From the Newsroom

On Saturday, with the humidity at 14 per cent, the solar-powered Watergen machine produced water with a “flavour as good as it gets”, the Brewhouse Café posted on Clean Waters FB page. (l-r) Phil Teal, Will Jefferies, Armen Arakelian and Narelle Wilson (CVC’s recovery and resilience planning coordinator). Image: Contributed

Precious water from the air

Geoff Helisma

Imagine you’re living in a remote desert or community, the closest well is kilometres away; there’s a drought and the soil is fine and dry enough to pass through an hourglass; or the air is toxic due to industrial emissions – you’re thirsty, but the bottled water ran out two days ago.

Or, as WaterNSW puts it: “More than 97 per cent of the world’s water is salty; nearly two per cent is locked up in snow and ice; less than one percent is available as freshwater on the earth’s surface in our rivers and lakes.”

In Grafton on Sunday and Monday, November 14 and 15, Armen Arakelian (CEO) and Will Jefferies (director), from Clean Waters Oceania exhibited a machine, manufactured by Israeli company Watergen, that “uses condensation as a means of producing fresh water”.

Watergen says it has “become the global leader in the atmospheric drinking water devices market”. Earlier this year, for example, the United Arab Emirates installed the machines at Abu Dhabi’s parks and beaches and, following an analysis, the Abu Dhabi Municipality said, “The quality of water … was found to be ‘excellent’.”

“In optimal conditions one of these machines, at about 23 to 26 degrees Celsius with about 60 per cent relative humidity, will produce up to 1,000 litres a day,” said Mr Arakelian, who is “keen to try the technology in the Outback over the next couple of weeks”.

“When the humidity drops to about 20 per cent or lower … we’re still able to achieve roughly about 350 to 500 litres.

“But it’s not distilled water … the dispensed water is mineralised to an optimal level for health and well-being.”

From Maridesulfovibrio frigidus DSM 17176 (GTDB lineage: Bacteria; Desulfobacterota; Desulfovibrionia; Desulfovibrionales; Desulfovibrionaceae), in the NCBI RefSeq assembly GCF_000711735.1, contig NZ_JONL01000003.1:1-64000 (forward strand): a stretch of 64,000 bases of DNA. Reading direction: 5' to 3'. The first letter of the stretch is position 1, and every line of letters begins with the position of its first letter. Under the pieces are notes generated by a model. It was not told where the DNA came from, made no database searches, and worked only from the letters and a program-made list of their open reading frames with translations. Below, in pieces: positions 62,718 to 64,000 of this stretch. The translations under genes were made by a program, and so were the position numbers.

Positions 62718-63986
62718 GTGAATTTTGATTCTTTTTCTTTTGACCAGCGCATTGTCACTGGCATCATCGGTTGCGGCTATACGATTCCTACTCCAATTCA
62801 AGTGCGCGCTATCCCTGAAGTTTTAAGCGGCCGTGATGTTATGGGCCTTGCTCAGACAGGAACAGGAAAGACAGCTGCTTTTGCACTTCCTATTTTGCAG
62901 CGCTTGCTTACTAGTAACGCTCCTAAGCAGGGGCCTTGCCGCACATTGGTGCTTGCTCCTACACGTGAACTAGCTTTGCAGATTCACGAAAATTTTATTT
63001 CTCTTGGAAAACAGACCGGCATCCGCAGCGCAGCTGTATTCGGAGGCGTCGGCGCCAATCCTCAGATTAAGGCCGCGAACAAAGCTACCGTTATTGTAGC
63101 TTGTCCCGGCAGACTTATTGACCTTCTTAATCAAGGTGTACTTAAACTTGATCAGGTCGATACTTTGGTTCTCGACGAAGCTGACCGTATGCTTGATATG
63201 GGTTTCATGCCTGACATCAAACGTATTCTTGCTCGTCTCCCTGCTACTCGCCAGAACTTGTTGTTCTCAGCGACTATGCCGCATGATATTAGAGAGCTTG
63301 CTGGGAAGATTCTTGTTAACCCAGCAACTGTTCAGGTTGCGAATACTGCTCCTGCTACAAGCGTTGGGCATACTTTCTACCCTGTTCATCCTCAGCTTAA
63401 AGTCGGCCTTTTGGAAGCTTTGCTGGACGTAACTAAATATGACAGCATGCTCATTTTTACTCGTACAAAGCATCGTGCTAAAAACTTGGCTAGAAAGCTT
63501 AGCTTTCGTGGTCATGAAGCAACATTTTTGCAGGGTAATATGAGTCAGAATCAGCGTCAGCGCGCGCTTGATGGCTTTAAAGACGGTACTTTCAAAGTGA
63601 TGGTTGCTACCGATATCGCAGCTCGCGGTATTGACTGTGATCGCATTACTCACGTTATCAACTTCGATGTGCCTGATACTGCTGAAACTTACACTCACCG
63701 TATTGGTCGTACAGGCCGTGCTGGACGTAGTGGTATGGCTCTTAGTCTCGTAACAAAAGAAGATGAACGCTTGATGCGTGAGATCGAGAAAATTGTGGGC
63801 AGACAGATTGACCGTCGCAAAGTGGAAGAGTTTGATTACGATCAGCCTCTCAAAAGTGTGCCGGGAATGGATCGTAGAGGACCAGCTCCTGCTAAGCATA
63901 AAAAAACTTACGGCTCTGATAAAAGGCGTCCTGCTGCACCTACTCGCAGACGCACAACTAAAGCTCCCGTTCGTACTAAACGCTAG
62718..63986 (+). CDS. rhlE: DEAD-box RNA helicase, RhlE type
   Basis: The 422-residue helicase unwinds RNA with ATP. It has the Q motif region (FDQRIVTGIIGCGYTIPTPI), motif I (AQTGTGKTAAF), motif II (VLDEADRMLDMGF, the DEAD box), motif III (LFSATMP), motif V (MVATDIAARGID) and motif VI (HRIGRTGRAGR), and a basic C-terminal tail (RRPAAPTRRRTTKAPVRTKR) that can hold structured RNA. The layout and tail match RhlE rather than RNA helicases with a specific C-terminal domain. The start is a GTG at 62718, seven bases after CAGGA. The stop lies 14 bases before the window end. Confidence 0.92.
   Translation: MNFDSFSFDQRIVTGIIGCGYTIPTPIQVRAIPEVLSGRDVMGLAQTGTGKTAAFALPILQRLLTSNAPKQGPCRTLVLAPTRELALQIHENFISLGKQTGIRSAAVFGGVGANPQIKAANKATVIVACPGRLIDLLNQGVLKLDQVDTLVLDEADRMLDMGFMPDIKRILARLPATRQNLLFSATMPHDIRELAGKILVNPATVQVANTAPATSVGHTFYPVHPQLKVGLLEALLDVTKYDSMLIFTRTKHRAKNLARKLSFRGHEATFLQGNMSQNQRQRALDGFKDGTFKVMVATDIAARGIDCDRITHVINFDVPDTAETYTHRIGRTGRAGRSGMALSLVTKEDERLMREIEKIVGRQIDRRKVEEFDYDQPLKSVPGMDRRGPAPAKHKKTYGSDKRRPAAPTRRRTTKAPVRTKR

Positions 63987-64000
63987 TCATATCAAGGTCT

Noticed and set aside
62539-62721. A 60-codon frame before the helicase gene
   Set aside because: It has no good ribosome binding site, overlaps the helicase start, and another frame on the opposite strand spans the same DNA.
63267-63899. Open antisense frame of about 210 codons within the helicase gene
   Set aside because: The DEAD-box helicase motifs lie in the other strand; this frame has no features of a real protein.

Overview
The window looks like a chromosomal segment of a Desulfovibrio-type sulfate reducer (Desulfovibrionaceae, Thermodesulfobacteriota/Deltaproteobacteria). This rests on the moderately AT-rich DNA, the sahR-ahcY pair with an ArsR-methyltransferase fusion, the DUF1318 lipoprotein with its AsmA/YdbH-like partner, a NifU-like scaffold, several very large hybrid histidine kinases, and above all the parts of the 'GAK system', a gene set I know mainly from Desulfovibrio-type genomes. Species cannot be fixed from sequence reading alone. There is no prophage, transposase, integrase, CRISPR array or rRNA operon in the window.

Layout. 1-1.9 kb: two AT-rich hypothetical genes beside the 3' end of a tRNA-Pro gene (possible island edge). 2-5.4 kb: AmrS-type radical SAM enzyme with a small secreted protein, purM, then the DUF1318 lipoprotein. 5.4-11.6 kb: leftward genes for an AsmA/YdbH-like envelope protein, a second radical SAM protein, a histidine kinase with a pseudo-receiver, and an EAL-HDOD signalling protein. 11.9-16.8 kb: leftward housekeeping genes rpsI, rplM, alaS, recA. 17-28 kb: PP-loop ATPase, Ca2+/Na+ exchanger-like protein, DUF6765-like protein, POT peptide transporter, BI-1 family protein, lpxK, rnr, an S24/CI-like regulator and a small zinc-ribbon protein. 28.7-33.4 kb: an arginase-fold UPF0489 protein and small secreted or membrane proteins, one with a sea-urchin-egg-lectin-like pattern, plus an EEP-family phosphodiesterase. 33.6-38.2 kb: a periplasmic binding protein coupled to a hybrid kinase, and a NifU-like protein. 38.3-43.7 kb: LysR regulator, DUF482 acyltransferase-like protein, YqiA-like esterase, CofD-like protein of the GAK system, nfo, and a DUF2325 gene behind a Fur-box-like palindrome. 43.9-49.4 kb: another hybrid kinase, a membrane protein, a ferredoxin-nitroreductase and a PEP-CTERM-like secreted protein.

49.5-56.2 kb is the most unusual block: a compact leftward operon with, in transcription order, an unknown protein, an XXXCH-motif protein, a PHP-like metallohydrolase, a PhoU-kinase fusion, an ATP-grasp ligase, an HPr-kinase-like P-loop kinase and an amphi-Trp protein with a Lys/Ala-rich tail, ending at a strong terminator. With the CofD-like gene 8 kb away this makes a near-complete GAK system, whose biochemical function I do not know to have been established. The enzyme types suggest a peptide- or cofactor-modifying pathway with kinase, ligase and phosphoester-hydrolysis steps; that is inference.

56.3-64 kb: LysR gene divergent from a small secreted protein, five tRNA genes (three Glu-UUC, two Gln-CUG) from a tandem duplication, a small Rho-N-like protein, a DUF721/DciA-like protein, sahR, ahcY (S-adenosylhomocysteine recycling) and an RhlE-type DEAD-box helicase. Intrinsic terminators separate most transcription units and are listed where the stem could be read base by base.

What about polluted atmospheres?

“They’ve had these machines operating in New Delhi, where you’ve got some of the most polluted air in the world,” Mr Arakelian said, “the mechanisms that these machines have, both from the air and water filtration perspectives, create the same standard of water anywhere, anytime.”

Why pick Grafton for your first Australian demo?

“We have a connection up in Grafton, Phil Teal, who works in the environmental space; he took an interest at the outset of the business,” said Mr Jefferies.

“I contacted him and said, ‘Mate, you’re up in Grafton where you have problems with bushfires and flooding, etcetera, we should get it up there for the first showcase’.

Mr Jefferies said his company “only started in June, but the road ahead is promising”.

“We believe in the mantra of ‘protecting the environment and building resilience in communities when it comes to water, greens [food plants] and energy, we believe that we can achieve that through innovative technology.

“As a social enterprise, we want to get these machines out to rural and regional Australia and indigenous communities as soon as possible.

“In the medium to long term, we see this as being manufactured in Australia – we’re seeking partners who would be interested in working with us to produce decentralised water, food and energy sources.”

Has your start-up company attracted any government support?

“At the moment we’re working with bureaucrats and members of parliament, to try and get this technology implemented in rural and regional communities,” Mr Jefferies said.

Tel Aviv University researchers found that water generated by the machine, “in the heart of an urban area” in Tel Aviv, “complied with all of the strict drinking water standards set both by the State of Israel and by the World Health Organization”.

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